Sam Lambson is undoubtedly one of South Africa’s rising star producers and after only four vintages (2018 to 2021), has introduced another exciting single site Syrah to his growing range. The 2020 Minimalist Wines ‘Experimental’ Syrah was produced from this same Elgin vineyard but was made differently, showing a more accessible, crunchy, fresh, herbal fruity expression compared to this very fine, focused, cool fruited 2021 bottling that is greatly elevated in stature, joining Sam Lambson’s Stars In the Dark Syrah among his more premium range of wines.
The grapes all come from Niemandsrivier, a beautiful 3 hectare vineyard in Elgin that are leased from Johan and Milanie Vosloo and farmed by the Minimalist team themselves. Planted in 2006, the vineyard features three Syrah clones on a geographically complex mix of Sandstone and Shale soils and is the perfect canvas to produce fine premium Syrah wines. Vines located in the same block can react to their environment in unique ways, says Sam Lambson, and No Place Like Home is an exploration of the variation that exists within a single vineyard. Using a mix of drone technology (with a Near Infrared Camera flying 80m above the vineyard) and good, old-fashioned soil analysis, Sam and his team identified four distinct pockets across the 3 hectare parcel, then harvested and fermented them separately before marrying them together for this unique wine.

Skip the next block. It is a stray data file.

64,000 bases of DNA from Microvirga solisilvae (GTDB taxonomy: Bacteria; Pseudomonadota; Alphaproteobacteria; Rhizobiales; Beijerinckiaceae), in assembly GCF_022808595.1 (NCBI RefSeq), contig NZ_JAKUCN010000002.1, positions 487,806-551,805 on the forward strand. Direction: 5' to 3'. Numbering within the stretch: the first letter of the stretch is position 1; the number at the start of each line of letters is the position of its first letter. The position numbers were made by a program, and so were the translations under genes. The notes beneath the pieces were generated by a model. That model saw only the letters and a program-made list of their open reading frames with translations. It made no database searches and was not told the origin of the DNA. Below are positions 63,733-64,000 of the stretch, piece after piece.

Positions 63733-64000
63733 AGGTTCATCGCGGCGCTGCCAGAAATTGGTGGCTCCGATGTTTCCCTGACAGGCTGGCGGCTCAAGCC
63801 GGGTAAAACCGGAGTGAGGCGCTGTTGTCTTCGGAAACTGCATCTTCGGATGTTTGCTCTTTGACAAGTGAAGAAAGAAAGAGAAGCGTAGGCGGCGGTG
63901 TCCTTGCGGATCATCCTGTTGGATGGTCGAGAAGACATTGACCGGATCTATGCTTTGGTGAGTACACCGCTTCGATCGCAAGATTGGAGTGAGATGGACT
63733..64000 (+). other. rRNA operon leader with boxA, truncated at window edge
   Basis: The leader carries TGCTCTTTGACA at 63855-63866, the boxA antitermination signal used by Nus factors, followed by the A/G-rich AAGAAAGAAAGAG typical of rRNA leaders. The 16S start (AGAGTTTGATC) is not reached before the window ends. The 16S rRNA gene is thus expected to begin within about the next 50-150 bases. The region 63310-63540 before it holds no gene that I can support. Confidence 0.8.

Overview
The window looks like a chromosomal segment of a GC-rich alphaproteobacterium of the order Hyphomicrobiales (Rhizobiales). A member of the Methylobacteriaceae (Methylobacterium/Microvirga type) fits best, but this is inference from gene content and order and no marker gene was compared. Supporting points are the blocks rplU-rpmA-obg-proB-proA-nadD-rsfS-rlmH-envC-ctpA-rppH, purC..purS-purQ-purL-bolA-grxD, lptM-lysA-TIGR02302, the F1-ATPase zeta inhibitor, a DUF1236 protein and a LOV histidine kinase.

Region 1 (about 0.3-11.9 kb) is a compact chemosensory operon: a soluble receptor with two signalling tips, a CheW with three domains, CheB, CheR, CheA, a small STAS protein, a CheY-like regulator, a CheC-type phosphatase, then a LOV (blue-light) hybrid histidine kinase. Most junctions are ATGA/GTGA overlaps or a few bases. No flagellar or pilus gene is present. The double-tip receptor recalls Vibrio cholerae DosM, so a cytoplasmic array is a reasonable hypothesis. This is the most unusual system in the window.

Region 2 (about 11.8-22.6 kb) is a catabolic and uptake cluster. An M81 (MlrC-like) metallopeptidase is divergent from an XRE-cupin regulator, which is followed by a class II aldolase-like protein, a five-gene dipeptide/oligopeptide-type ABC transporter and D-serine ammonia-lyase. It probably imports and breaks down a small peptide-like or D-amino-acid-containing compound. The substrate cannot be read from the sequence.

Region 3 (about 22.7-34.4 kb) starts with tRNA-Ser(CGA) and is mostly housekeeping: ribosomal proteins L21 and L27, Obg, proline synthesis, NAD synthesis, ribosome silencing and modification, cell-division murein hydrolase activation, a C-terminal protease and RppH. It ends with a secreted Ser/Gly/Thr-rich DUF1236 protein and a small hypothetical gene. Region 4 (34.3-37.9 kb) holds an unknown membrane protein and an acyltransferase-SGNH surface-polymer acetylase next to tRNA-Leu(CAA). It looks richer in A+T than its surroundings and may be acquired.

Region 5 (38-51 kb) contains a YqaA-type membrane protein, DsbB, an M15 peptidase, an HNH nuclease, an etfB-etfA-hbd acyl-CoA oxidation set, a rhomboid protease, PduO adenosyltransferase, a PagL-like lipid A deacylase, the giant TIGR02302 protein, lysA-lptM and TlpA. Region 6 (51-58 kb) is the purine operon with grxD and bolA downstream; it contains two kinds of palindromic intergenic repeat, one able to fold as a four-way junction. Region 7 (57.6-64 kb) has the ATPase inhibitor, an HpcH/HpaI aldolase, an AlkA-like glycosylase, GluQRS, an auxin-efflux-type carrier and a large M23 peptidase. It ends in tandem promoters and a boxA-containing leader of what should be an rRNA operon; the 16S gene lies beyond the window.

I met up with Sam in the UK in the Autumn of 2022 and was thrilled to taste this new, premium expression of Elgin Syrah. I was one of the first wine trade professionals to taste a barrel sample of his 2018 Stars in the Dark way back in late 2018 and knew from that moment that this was the beginning of a new exciting wine. When I tasted the maiden No Place Like Home 2021 Elgin Syrah with him in September 2022, I experienced a similar feeling and felt confident that this was also the beginning of something special. Track down an allocation now before the hype goes mainstream!